Millie thought back to the time she’d messed around with that Duke kid, the one that strutted around like he was king of the penthouse but he was really just a thieving piece of shit who slept around for homework. It still wasn’t quite as disconcerting as this e-mail. She thought back to EPIC, those first years when everything seemed possible and nobody knew Aneesh was going to die. Somehow, seeing all the light of the present illuminating the shattered picture of the past wasn’t as disconcerting as this e-mail.
She closed the lid of her laptop and walked to the kitchen, where two-day old coffee sat in a four-cup grind-and-brew. She paused, snorted, poured a cup, and shoved it in the microwave. She was too old for free food at seminars, too old for getting drunk on alternate Tuesdays and sleeping through the physics meeting, but she was not too old for two-day old coffee. “Besides,” she thought as she leaned awkwardly against the counter, “if I don’t drink the coffee I’ll just hit the booze again.”
That e-mail really screwed her up.
While she waited for the microwave, she looked at the pile of mail, days old now, sitting on the corner of her countertop. She glanced toward her office, an immaculate and orderly world of papers and white-board math and neat shelves with physics books ordered by subject and author. She looked again at her kitchen counter, an archaeological dig site of crusty dishes and week-old mail, two-day-old coffee and dead flowers. She thought for a moment that two people lived here, and that maybe somebody else could deal with that e-mail; she thought for a moment that her OCD had split her into separate people, leading separate lives, in separate rooms.
Instead, she started pulling things off the mail pile until she found the letter she was looking for. Much like her bills, she hadn’t thought about this letter at the time. She had a dozen faculty applications out now; what was another confirmation letter, politely acknowledging receipt of her application? She’s tossed it on the pile and figured she’d get around to shredding it after the conference deadlines had passed, after she was done with her latest paper.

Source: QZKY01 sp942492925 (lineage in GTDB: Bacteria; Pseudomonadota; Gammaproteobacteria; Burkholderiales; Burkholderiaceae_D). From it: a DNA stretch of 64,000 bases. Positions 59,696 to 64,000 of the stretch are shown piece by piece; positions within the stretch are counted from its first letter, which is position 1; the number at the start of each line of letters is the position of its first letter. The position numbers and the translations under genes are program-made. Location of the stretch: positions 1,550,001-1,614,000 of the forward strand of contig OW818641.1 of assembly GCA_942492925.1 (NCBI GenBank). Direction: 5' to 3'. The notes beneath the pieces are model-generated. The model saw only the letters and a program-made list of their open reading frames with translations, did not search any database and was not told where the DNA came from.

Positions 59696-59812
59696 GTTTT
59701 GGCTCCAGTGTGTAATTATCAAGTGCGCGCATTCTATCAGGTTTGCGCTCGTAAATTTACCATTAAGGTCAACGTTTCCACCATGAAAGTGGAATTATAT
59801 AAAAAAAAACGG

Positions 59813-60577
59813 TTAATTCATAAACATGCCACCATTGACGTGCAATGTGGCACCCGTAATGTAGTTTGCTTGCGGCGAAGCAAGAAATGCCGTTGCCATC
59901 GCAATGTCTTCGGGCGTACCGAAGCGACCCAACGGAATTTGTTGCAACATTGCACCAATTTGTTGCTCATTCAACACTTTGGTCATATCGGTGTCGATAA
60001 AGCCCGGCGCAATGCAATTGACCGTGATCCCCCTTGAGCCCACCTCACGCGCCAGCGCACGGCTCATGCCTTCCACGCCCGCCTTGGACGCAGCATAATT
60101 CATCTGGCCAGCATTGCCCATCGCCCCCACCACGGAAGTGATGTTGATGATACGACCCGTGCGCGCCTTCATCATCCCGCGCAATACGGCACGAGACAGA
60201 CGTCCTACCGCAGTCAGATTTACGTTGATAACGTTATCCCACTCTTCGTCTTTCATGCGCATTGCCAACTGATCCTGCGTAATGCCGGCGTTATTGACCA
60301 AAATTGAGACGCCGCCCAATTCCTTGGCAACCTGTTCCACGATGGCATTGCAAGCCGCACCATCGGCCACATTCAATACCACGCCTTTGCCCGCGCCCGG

Millie tore the envelope open and clutched the letter in her hand. “Dear Dr. Braehouse,” she read aloud, “We are pleased to acknowledge receipt of your application. As of the sending of this letter, we regret to inform you of the incompleteness of your application packet. One of either your letters of recommendation, or your statement of faith, have not yet been received. Please see the enclosed checklist to determine what is missing, and please do your best to provide the material by the deadline printed at the bottom of the checklist.”
She crinkled the paper in her hands, a little angrier now as she realized that the e-mail wasn’t a joke, and had in fact been right about a paper copy of the same information having been sent several days ago. She felt anger, yes, but somehow her head didn’t clear from the rush and the world got a little fuzzier. Anger always used to make things clearer, but this time it failed her. As the microwave bell chimed, she tossed the letter in the garbage.
The papers on Millie’s desk were ordered from oldest to newest, furthest from her laptop to closest. “Study of angular distributions of leptons from photon-photon collisions at EPIC”, one title read, and the next simply said, “Discovery of anomalous high-mass spin states”. They went on, five papers in all, a testament to everything she’d suffered for in her time at EPIC. Her laptop was lit with LaTeX and half-edited PDF files, her current paper the result she would turn into unstoppable leverage for a faculty position.
She couldn’t shake the e-mail, or the letter. Ever since the Fifth Great Awakening, private institutions in the South had started adopting some unadvertised policies about faculty hires. She had been encouraged to apply anyway, especially because a third of the institutions in EPIC were from Awakening states. She was told by all her colleagues that you just go ahead and apply, and her work would speak for itself. She had been told to submit a statement of research interests and a statement of teaching interests.